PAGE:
Trump to sign executive orders targeting trade abuses
Apr 02 2017
U.S. president Donald Trump is poised to sign two executive orders aimed at cracking down on trade abuses.
"This will represent the first systematic analysis of what are the causes, country by country, and product by product", Mr. Ross said.
China has been at the center of Trump's ire on trade, especially on the deficit, which decreased $20.1 billion previous year to $347 billion.
Throughout his presidential campaign, Trump vowed to put America's trading relationship with the world on a more advantageous basis and put "America first".
Despite Trump's campaign rhetoric, Ross said the report would not focus extensively on currency manipulation, which is under the purview of the U.S. Treasury Department.
A lawyer for Mr Flynn said he was in talks with congressional committees investigating Russia's alleged interference in the U.S. election to testify before them in exchange for immunity from prosecution.
Trump's executive orders initiate a large-scale review of the causes of the US' trade deficits with some of its largest trading partners and order stricter enforcement of United States anti-dumping laws to prevent foreign manufacturers from undercutting United States companies by selling goods at an unfair price.
White House video showed Trump entering the Oval Office to announce the orders, but leaving before actually signing any documents.
Much of that deficit data is already publicly available and well known, but Trump's initiative doubles down on his tough trade rhetoric and is being seen as a protectionist warning shot a week before the United States leader meets Chinese President Xi Jinping.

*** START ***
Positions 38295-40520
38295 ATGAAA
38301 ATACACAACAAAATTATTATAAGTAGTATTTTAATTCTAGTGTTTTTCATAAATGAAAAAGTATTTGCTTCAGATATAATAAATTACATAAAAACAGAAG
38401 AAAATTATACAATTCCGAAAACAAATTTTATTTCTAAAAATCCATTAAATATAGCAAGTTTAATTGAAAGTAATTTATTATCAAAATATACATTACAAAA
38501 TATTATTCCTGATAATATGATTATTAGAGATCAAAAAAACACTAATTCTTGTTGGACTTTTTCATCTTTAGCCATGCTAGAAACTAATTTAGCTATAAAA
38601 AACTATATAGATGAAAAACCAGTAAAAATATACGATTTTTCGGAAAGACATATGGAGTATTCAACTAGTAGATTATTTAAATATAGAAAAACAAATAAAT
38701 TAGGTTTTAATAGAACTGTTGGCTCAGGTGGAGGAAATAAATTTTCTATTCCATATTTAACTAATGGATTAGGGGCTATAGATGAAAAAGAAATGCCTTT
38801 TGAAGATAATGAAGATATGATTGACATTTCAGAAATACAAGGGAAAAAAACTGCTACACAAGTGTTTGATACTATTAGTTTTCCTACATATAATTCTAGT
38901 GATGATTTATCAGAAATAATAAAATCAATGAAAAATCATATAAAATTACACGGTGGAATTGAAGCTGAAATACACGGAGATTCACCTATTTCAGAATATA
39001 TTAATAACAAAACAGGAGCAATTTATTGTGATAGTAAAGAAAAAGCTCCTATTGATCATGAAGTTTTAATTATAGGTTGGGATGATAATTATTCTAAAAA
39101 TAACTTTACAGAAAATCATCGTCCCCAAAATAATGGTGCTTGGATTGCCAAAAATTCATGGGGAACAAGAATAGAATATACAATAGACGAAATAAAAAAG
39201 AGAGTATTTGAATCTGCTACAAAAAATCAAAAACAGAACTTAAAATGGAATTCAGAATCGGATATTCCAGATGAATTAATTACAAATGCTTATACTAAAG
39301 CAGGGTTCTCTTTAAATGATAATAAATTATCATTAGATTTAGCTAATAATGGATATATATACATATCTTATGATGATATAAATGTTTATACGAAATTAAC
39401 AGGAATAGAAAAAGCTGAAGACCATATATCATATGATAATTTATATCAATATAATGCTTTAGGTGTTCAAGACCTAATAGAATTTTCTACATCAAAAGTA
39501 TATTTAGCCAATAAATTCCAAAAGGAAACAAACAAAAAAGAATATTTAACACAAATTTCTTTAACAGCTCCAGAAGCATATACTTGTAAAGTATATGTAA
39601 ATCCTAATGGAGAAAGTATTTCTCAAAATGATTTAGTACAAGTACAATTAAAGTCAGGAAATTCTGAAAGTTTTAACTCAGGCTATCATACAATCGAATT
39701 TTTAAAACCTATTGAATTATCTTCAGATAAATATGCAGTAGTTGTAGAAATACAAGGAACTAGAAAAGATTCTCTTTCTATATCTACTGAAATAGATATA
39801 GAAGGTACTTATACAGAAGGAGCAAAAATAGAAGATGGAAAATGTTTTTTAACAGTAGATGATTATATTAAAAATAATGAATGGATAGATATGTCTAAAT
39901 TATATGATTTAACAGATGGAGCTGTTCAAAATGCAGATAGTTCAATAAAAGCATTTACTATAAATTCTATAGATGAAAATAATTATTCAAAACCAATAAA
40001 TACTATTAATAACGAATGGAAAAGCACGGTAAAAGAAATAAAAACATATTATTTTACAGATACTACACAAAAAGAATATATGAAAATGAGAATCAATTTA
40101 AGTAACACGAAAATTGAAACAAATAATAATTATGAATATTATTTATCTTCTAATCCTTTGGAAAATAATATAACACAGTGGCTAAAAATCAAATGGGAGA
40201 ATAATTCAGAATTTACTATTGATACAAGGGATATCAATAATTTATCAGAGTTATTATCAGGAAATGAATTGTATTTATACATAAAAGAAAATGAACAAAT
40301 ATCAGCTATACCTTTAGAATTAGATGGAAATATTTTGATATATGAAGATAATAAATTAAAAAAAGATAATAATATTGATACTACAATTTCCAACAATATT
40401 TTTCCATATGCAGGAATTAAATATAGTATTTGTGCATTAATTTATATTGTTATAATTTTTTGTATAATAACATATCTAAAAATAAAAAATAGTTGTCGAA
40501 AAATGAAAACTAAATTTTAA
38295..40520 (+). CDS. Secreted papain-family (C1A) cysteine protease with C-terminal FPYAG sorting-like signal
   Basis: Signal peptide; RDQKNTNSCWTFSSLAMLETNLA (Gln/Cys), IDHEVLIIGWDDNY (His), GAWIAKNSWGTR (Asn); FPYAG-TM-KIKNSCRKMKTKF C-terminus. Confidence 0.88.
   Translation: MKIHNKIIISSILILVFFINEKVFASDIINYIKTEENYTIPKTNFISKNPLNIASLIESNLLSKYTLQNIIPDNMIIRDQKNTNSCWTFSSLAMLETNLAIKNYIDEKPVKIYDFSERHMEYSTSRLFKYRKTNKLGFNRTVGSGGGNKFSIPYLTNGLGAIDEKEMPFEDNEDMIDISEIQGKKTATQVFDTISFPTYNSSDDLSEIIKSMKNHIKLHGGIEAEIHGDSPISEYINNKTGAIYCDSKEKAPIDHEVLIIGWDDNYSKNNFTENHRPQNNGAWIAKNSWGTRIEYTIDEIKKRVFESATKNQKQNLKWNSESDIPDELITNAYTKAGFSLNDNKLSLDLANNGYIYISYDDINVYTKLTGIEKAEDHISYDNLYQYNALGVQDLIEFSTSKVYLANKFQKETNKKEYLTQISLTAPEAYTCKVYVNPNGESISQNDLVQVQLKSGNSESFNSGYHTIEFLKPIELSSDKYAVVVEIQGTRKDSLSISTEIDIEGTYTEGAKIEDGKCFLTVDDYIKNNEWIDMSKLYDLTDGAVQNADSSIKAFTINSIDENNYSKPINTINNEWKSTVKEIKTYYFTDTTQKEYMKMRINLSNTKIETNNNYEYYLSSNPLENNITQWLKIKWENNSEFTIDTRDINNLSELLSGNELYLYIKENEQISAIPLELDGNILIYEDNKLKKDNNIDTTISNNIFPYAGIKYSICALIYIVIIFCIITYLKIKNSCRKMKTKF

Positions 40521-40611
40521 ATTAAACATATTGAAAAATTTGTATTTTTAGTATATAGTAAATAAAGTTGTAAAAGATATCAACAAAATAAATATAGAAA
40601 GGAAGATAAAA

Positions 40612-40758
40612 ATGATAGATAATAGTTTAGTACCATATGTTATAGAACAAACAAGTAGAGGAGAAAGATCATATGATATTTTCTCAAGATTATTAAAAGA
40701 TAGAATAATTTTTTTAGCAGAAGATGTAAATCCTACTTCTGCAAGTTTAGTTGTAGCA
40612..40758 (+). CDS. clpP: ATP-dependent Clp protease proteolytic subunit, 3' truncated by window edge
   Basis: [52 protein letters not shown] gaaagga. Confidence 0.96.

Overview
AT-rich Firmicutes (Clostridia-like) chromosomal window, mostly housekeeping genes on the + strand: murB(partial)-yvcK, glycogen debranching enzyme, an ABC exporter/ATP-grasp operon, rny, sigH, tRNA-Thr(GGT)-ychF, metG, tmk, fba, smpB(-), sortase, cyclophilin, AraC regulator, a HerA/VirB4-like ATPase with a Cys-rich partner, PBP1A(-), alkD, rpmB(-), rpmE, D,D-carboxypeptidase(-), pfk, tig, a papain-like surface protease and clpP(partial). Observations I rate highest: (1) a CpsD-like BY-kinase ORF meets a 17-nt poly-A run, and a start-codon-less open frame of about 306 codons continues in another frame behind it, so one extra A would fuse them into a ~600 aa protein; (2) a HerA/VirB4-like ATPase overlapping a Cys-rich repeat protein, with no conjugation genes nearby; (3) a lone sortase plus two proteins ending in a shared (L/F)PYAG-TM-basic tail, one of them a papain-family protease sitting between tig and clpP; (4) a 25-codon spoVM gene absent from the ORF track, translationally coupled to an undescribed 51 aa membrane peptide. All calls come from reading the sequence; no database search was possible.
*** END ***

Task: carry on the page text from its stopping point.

"I don't care. I'm here to do a job", he said while insisting that he was acting for the "American worker". "And we're going to get down to some very serious business", Mr Trump said.
Navarro said such duties have been under-collected by a cumulative US$2.8 billion since 2001. "Imports also provide high quality inputs for American businesses helping companies and their US employees become or remain highly competitive in both domestic and foreign markets".
Commerce Secretary Wilbur Ross and Peter Navarro, the director of the White House National Trade Council, previewed the orders at the White House on Thursday night. Ross said the US has never made such an analysis to follow up with trading partners and assess how the trade relationship has worked out or why a deficit developed.
Trump tweeted Thursday evening that his first meeting with the Chinese leader would "be a very hard one in that we can no longer have massive trade deficits ... and job losses".
"In some cases it will simply be that they are better at making the product or can do it far cheaper than we can". But foreign trade has also created savings by USA consumers for helping to reduce prices for clothing, cars and furniture, among other items. Ross also named India down the line with a trade deficit of United States dollars 24 billion.
The incident unfolded on the White House's official live stream of the event but was cut from an edited video later posted on Mr Trump's personal Twitter account. China has also repeatedly run afoul of US anti-dumping laws.
The aim was to complete the study and report the findings to Trump in 90 days - a timeframe that coincides with the expected start of negotiations to revamp the US-Canada-Mexico North American Free Trade Agreement.